Our Man In Los Angeles Reviews Episode Ten Of Doctor Who Series Twelve

Our Man In Los Angeles Reviews Episode Ten Of Doctor Who Series Twelve

The Truth About The Doctor

Tripwire’s man in Los Angeles Robert Cave takes a look at the tenth episode of Doctor Who, which was on BBC1 last Sunday, the end of the season. Warning: spoilers ahead

Doctor Who season 12
episode 10
The Timeless Children
Writer: Chris Chibnall
Director: Jamie Magnus Stone

Well, that certainly put the cat amongst the pigeons. The finale for series 12 gave us some big revelations that upended a lot of what we all thought they knew about the series, as well as a whole lot of new questions. What it didn’t really give us was a satisfying conclusion to a purportedly two-part story.

In retrospect, referring to a group of characters as “the humans” was a bit of a mistake. I never felt we got to know any of them, so when more of their number died, it didn’t feel like a tragedy as much as a cynically efficient means of trimming down the guest cast to make more room for Sacha Dhawan’s scenery-chewing Master.

Dhawan’s great in every scene he’s in, but his cyber-pals were substantially less so. Maybe it is nostalgia on my part, but the Cybermen’s intensely choreographed stompy, clomping about quickly got very tiresome and lacked the menace of the slow deliberate gait they exhibited back in the classic series. They shot their arm cannons more easily than previous cyber-iterations, but seemed to rival the Storm Troopers of Star Wars for their poor marksmanship.

The Cybermen’s big plan, to destroy all organic life so they can become pure robots was, well, a bit boring, and was rightly criticised as such by the Master, who wanted the Cybermen to convert a load of Time Lords instead. Too bad this cyber-army seemed completely unaware of the Master’s terrible track record as an ally, particularly to the Cybermen. Obviously they haven’t watched The Five Doctors as many times as I have.

The Lone Cyberman were shrunk down to the size of a small collectable, handing the Master his Cyber-Time Lords. Sadly, they looked, well, not exactly scary with their steel version of that over-size collar thing, which already looked pretty ridiculous on the Time Lords themselves. But costumes aside, the Cyber-Time Lords biggest problem was that they were apparently completely subservient to the Master, now in the Cyberiad, the Cybermen’s hive-mind. Removed of all agency, the Cybermen became an irrelevance in what was supposed to be their own story.

Which brings us to the Master’s big reveal that the Doctor wasn’t actually a native Gallifeyian at all, instead being a foundling from some other place. Oh, and the Time Lord ability to regenerate was apparently derived from the Doctor, who had regenerated many times before the incarnation fans still quaintly refer to as the First Doctor. Ordinarily this would be considered a lot for fans to digest on its own, but there was more: The Doctor was apparently once an agent for a mysterious secret organization within Time Lord Society called “The Division” apparently an entirely different secret Time Lord organization from the Celestial Intervention Agency/Celestis… Oh, and that whole Irish Garda business last week apparently had nothing to do with the Cybermen at all. It was just an allegorical reference to the Doctor’s hidden, suppressed and otherwise secret origin story.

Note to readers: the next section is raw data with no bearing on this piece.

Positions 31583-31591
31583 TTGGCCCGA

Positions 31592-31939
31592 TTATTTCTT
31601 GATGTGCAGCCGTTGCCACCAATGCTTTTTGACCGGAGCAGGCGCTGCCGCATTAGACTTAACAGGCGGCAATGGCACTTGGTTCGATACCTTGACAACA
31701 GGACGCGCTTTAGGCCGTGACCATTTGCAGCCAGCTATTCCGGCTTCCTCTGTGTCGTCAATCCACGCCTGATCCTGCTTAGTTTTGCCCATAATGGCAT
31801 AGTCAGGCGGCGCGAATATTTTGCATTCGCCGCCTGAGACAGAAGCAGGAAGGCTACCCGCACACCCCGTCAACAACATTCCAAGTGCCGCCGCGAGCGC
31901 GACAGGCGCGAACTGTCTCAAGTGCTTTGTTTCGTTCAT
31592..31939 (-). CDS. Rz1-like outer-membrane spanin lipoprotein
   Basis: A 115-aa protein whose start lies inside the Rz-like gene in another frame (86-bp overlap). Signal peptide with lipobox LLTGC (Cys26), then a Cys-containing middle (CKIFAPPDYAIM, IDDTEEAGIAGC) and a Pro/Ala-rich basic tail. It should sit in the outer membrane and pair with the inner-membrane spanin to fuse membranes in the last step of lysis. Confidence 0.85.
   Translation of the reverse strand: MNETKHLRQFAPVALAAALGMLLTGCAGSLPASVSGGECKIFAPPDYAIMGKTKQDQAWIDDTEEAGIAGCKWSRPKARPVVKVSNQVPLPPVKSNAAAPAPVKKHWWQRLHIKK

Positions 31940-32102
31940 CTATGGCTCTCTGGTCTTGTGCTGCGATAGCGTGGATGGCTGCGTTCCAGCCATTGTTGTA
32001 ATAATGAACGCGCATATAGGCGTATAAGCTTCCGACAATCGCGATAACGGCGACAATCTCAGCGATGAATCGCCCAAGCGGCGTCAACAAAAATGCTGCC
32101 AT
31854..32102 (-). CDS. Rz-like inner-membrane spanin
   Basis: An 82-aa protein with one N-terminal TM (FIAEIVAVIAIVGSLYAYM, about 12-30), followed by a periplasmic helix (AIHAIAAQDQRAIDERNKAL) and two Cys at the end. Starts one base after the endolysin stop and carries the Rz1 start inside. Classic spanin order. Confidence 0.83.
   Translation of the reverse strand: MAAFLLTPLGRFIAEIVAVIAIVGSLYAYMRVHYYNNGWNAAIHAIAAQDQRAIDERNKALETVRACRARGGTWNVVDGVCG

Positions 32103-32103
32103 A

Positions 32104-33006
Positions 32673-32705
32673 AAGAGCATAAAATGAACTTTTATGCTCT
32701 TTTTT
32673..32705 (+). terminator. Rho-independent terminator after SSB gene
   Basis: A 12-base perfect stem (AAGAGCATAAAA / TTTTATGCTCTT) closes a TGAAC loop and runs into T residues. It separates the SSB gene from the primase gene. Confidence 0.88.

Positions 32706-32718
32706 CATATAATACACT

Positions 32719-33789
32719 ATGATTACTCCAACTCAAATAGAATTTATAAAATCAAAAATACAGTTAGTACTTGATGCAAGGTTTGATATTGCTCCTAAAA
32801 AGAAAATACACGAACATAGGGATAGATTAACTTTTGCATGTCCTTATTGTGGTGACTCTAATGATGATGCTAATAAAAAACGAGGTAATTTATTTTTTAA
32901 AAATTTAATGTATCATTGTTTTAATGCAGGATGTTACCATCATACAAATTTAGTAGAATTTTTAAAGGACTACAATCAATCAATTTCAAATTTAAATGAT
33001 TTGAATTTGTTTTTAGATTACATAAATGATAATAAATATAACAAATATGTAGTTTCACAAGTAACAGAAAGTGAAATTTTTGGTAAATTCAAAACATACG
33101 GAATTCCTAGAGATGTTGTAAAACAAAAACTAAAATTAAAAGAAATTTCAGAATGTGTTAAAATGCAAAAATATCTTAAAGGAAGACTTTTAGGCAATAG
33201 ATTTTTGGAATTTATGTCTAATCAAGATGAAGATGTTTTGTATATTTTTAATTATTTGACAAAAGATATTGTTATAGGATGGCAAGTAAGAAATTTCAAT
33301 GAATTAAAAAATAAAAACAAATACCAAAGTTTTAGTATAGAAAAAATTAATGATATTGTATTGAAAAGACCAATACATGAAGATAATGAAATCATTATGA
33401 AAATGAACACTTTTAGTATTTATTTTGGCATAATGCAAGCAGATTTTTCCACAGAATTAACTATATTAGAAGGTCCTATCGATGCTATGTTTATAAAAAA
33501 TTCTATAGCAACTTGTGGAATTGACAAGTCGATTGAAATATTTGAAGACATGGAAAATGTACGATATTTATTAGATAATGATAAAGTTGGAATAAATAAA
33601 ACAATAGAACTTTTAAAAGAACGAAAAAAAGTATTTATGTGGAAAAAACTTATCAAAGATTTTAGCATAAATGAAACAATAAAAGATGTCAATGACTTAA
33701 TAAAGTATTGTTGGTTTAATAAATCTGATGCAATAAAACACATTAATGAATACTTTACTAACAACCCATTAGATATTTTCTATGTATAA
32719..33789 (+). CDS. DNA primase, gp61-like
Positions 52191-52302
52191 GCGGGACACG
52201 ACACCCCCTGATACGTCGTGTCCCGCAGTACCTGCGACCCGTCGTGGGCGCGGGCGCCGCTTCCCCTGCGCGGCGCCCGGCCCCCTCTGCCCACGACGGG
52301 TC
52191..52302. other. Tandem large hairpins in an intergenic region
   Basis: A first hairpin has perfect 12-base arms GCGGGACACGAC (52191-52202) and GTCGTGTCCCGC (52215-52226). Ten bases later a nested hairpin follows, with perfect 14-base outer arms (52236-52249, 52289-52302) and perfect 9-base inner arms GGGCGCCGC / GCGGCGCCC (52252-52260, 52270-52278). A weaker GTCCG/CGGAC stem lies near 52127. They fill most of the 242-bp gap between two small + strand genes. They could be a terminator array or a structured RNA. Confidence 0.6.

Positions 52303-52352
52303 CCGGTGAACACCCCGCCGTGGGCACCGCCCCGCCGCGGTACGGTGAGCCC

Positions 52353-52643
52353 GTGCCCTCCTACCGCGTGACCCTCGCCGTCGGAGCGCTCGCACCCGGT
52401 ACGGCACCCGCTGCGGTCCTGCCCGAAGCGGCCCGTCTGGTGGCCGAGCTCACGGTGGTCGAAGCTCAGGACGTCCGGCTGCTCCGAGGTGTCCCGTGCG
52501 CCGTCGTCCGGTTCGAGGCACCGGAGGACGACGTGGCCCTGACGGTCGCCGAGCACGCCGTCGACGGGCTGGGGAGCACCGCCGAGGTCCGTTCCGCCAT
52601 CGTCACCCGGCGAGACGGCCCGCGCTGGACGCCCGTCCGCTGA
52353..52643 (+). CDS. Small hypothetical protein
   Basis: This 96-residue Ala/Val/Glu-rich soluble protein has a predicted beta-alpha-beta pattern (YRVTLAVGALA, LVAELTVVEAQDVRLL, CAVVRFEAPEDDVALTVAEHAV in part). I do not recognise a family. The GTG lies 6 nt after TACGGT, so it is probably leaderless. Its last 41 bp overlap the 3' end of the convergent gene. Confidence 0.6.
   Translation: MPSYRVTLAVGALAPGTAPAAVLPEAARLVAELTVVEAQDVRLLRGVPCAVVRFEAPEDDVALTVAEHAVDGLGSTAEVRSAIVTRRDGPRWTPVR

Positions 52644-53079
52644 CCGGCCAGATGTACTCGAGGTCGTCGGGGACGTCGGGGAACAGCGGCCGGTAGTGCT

As my Nan used to say about Crossroads, her favorite soap opera back in the day, “It’s all got silly now.” Not that I’m opposed to silliness. In many ways, camp silliness has long been core to Doctor Who’s appeal, but by the end of the episode I was just left wondering… why?

I can appreciate the desire to shake the show up, to pull the narrative rug from under the viewers’ collective feet, and some of the revelations we witnessed have some really interesting potential. Back in 1989 Andrew Cartmel, the last script-editor of Doctor Who’s classic era, toyed with the notion that the Doctor was more than an ordinary Time Lord. That could be interesting to explore. But the details as presented here – giving the Doctor what appears to be the same origin as Odo from Deep Space Nine – seemed a little slapdash and mundane. As mundane and dull the Cybermen’s aspiration to be mere robot.    

Maybe the Master was lying. Not about everything maybe, but about the details. It certainly seems suspect that the Master is supposed to have defeated the whole Time Lord civilization on his own. We shall find out next series, I guess, or perhaps even sooner. There is a one-off special in the works featuring the Daleks, after all. And the Doctor is still has to get out of that space prison the Judoon chucked her in at the episode’s end. And then there’s team TARDIS, back in Sheffield with a few extra humans in tow and with their own time and space machine at their disposal. Despite it all, I am still looking forward to the next adventure. Let’s see what we get next time.


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